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News AI to boost PHL fintech industry

AI to boost PHL fintech industry


ARTIFICIAL INTELLIGENCE (AI) and efficient data management in business operations will boost the Philippine financial technology (fintech) industry, according to AI-powered platform Provenir.

“The pandemic and its restrictions caused a huge generational spike in the eruption of digital services and has demanded that businesses adapt themselves at a very high speed,” said Provenir General Manager for Asia-Pacific Bharath Vellore.

Firms and institutions are now expected to offer financial services that would generate alternative revenue streams and improve the customer experience amid the pandemic, he said.

In a forum titled “Fintech: A people’s revolution in the Philippines,” Mr. Vellore said the future of financial technology lies in the ability of businesses to harness the potential of data.

“AI in fintech opens the doors for the digitalization of credit-rich verticals and diversifies products and capabilities. Agility and speed in personalization play critical roles in providing personalized offers to customers, aiding in hypergrowth,” Mr. Vellore said.

Fintech is not limited to digital banks and neobanks. The industry also includes embedded and open financial services that are on the rise.

“With so much innovation happening in the fintech space, there arises the question of how we can be more responsible and secure in our digital transaction for both businesses and consumers,” Digital Pilipinas and World FinTech Festival PH Co-Founder Amor Maclang said.

The forum showed that tools like AI can transform data into valuable insights such as consumer patterns that help with fraud detection and business risk decisions and that AI fraud detection is fast, efficient, and effective.

AI can also reduce transaction costs, improve data management, and increase employee productivity.

“AI also helps organizations discover new patterns in data that empower them to serve a much wider base of people,” Mr. Vellore said.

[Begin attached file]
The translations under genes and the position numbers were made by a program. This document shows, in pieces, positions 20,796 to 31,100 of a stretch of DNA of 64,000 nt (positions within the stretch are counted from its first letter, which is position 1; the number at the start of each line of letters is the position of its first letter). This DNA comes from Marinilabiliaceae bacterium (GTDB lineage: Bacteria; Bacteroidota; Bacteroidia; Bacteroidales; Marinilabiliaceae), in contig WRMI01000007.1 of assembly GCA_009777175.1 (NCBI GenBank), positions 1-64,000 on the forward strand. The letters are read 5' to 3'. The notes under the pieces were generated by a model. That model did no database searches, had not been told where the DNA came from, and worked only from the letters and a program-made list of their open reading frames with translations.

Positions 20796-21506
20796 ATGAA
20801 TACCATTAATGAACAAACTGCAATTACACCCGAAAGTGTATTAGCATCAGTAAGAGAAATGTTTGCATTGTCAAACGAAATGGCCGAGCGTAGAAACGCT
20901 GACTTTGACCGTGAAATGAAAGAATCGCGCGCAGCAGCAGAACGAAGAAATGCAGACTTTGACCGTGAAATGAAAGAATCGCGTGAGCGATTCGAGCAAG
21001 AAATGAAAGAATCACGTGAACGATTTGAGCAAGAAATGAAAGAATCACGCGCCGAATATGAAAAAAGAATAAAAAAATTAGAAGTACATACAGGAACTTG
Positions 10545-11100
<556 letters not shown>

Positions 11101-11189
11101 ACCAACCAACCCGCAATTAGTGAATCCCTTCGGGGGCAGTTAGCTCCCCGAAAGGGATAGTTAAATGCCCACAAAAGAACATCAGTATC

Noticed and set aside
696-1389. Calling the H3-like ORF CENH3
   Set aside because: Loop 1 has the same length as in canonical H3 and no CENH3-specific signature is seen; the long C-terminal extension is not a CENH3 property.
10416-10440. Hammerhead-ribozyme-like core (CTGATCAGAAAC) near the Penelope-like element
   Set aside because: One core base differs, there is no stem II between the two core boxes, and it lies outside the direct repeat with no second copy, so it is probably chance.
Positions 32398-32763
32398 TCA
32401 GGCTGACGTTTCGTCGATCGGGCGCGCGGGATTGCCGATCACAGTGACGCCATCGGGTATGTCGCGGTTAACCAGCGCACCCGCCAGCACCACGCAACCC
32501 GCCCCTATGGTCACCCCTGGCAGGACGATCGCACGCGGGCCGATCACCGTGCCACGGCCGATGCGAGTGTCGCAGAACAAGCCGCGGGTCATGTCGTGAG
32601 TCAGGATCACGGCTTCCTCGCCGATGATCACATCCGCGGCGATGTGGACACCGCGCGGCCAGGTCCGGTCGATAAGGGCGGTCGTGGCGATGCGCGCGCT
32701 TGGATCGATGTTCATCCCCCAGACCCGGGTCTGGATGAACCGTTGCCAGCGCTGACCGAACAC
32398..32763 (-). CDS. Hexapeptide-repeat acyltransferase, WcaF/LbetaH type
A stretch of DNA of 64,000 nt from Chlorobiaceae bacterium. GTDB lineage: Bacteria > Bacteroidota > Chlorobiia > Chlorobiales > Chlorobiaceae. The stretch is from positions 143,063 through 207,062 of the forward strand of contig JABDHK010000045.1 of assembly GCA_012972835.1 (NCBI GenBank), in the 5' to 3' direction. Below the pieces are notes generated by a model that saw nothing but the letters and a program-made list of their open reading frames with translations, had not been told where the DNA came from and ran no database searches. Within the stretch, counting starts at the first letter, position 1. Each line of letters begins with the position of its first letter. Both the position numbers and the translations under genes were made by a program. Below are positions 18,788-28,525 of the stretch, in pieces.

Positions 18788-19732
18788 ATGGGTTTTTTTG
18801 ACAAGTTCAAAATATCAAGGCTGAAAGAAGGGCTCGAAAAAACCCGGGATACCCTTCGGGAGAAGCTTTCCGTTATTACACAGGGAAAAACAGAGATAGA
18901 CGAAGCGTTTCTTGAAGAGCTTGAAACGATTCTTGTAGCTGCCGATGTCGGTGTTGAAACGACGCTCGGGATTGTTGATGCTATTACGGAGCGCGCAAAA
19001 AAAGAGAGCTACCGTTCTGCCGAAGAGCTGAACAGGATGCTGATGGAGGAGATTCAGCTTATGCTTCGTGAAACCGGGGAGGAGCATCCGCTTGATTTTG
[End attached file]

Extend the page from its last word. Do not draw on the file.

Fintech companies and financial services providers can also reach the unbanked using AI. Patterns can be identified from alternative, traditional, linear, and non-linear data. It can also be used for making decisions, even for consumers considered as “thin-file” or those without files.

With the surge in fintech solutions, 77% of financial institutions have put innovation as their priority to strengthen customer retention.

AI can also reveal complex and unexpected variables that cannot be derived by manual analysis alone. It can “advise managers on how to use the information to increase profit,” Mr. Vellore said.

“Through AI, an e-wallet is no longer just a channel for paying bills but is now also a bank, and it contains your investment portfolio, insurance, and so much more. A ‘super app,’” he added.

In 2021, the Department of Trade and Industry launched a national AI road map, making the Philippines one of the first 50 countries worldwide to do so.

The road map aims to transform the country into a Southeast Asian AI powerhouse and leverage AI to boost local businesses’ regional and global cooperation.

“Anchoring our nation’s progress with AI is a must. The collaborative efforts among the public and private sector, the academes, and our ASEAN partners have greased the runway towards the movement of money through the power of data,” Ms. Maclang said.

The Bangko Sentral ng Pilipinas (BSP) wants at least 50% of the volume and value of retail transactions in the country done online by 2023. It also wants 70% of Filipino adults to have accounts with financial institutions by the same year.

The share of digital payments in the total volume of retail transactions in the country rose to 30.3% in 2021 from 20.1% a year earlier, according to latest data from the BSP.

Meanwhile, the value of payments done online represented 44.1% of total retail transactions last year, higher than the 26.8% share in 2020

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